Format

Send to

Choose Destination
BMC Res Notes. 2015 Mar 26;8:98. doi: 10.1186/s13104-015-1073-4.

Height-obesity relationship in school children in Sub-Saharan Africa: results of a cross-sectional study in Cameroon.

Author information

1
CIHLMU Center for International Health at Ludwig-Maximilians-Universitaet, Munich, Germany. knavti@gmail.com.
2
Department of Biochemistry, Catholic University of Cameroon (CATUC), P.O. Box 782, Bamenda, Cameroon. knavti@gmail.com.
3
CIHLMU Center for International Health at Ludwig-Maximilians-Universitaet, Munich, Germany. Uta.Ferrari@med.uni-muenchen.de.
4
Diabetes Research Group, Department of Medicine IV, Ludwig-Maximilians Universitaet, Ziemssenstr. 1, 80336, Munich, Germany. Uta.Ferrari@med.uni-muenchen.de.
5
Department of Food Science and Technology, Catholic University of Cameroon (CATUC), P.O. Box 782, Bamenda, Cameroon. emmtange@gmail.com.
6
CIHLMU Center for International Health at Ludwig-Maximilians-Universitaet, Munich, Germany. Klaus.Parhofer@med.uni-muenchen.de.
7
Department of Medicine II - Grosshadern, Ludwig-Maximilians Universitaet, Marchioninistr. 15, 81377, Munich, Germany. Klaus.Parhofer@med.uni-muenchen.de.
8
CIHLMU Center for International Health at Ludwig-Maximilians-Universitaet, Munich, Germany. Susanne.Bechtold@med.uni-muenchen.de.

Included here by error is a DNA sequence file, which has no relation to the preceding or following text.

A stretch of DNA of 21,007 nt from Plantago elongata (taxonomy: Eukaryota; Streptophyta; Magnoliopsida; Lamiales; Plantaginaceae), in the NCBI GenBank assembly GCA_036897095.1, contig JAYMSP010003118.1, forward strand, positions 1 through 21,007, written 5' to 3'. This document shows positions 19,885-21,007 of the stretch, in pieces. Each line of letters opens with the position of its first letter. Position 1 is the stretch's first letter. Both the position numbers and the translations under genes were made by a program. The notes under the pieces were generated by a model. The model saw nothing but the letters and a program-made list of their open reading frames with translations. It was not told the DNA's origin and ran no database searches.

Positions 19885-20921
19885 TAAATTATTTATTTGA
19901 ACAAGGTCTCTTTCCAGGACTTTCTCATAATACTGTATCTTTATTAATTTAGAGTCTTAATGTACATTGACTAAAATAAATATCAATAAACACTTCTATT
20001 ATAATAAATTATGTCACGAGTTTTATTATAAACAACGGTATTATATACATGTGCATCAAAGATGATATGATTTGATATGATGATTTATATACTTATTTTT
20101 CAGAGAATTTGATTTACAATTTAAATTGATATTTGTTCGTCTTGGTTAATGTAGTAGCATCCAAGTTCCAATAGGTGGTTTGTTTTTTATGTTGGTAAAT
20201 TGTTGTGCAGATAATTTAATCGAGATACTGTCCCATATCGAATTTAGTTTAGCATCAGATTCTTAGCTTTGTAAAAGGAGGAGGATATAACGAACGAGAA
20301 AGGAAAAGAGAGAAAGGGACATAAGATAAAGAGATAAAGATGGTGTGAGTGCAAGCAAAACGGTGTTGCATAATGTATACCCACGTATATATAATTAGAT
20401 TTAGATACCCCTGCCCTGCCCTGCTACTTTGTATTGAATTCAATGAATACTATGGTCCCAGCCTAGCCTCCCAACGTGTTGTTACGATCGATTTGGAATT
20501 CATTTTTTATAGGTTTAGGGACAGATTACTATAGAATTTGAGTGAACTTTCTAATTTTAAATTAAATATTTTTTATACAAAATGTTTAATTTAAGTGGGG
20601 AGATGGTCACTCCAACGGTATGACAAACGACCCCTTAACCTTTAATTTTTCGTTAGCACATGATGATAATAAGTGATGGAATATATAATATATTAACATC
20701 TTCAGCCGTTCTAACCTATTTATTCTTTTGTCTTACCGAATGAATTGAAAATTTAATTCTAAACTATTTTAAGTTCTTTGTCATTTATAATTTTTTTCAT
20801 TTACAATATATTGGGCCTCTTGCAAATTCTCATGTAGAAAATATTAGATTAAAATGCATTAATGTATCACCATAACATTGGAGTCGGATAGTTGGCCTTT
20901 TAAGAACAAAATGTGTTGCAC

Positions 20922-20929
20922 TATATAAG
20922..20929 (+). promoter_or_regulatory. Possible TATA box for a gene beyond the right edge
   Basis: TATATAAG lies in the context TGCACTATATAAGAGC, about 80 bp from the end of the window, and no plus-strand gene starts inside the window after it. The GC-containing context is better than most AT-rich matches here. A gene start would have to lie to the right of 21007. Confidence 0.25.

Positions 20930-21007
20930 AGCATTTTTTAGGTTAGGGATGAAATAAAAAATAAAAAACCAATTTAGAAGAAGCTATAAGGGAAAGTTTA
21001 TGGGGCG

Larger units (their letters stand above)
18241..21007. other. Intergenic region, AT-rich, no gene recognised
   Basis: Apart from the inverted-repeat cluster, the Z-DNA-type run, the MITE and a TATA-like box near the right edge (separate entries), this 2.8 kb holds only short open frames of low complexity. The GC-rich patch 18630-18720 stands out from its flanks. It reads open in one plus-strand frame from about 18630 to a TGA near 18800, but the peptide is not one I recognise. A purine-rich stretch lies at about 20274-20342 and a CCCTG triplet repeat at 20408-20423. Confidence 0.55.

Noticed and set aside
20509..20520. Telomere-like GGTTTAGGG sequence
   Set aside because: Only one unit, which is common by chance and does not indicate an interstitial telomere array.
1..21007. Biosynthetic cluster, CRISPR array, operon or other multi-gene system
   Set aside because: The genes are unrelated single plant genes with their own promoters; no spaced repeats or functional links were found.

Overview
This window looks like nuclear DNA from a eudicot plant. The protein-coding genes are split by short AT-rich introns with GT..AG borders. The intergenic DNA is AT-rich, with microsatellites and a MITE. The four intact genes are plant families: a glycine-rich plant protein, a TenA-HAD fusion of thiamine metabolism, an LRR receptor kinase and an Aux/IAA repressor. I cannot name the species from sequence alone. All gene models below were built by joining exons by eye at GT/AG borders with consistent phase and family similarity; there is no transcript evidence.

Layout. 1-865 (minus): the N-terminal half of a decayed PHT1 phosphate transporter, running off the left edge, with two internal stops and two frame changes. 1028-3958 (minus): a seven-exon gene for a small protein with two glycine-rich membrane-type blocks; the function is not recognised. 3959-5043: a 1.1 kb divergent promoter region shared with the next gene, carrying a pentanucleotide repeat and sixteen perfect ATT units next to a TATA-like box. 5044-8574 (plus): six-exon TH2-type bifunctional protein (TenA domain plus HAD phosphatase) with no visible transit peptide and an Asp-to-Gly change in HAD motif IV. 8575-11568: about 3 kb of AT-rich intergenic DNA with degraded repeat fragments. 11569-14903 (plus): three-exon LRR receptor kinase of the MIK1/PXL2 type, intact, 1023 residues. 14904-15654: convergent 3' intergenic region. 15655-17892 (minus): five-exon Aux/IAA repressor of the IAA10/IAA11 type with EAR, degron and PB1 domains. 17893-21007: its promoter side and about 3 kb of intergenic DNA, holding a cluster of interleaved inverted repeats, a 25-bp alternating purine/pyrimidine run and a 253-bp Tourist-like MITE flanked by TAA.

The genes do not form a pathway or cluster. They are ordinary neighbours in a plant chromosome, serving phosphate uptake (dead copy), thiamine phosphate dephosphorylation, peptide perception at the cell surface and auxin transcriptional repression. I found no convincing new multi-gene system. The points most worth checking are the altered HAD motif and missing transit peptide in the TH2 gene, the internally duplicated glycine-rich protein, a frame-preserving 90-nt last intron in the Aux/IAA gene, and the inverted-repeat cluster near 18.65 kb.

9
Pediatric Endocrinology and Diabetology, University Children's Hospital, Ludwig-Maximilians Universitaet, Lindwurmstr. 4, 80337, Munich, Germany. Susanne.Bechtold@med.uni-muenchen.de.

Abstract

BACKGROUND:

In developed nations, taller children exhibit a greater propensity to overweight/obesity. This study investigates whether this height-adiposity relationship holds true for Cameroon children using two parameters of adiposity including body mass index (BMI) and waist circumference (WC).

METHODS:

In 557 children (287 boys and 270 girls, mean age 9.0 ± 1.8 years) from the North West Region of Cameroon height, weight and WC were measured and BMI calculated. Variables were converted to standard deviation scores (SDS). Participants were divided into quartiles of height SDS, then mean of age and sex-standardized body fat parameters compared across quartiles. The frequency of excess adiposity was calculated within each quartile. Correlation and regression analysis were used to assess height-adiposity relationships.

RESULTS:

Multiple comparisons indicated a significant increase in mean BMI (-0.08 to 0.65) and WC (-0.11 to 0.87) SDSs with increasing quartiles of height SDS. Frequency of overweight/obesity and abdominal overweight/obesity was highest among children with highest height SDS (30.2 - 33.1%) and lowest in their shortest peers (0.7 - 5.0%). There was a linear relationship between height SDS and BMI SDS (R(2) = 0.087, p < 0.001); height SDS and WC SDS (R(2) = 0.356, p < 0.001) among both boys and girls.

CONCLUSIONS:

This study shows that in Cameroon just as in developed economies a higher height SDS is associated with a higher frequency of overweight/obesity. This is independent of the parameter used to evaluate overweight/obesity (BMI SDS or WC SDS).

PMID:
25889151
PMCID:
PMC4377213
DOI:
10.1186/s13104-015-1073-4
[Indexed for MEDLINE]
Free PMC Article

Supplemental Content

Full text links

Icon for BioMed Central Icon for PubMed Central
Loading ...
Support Center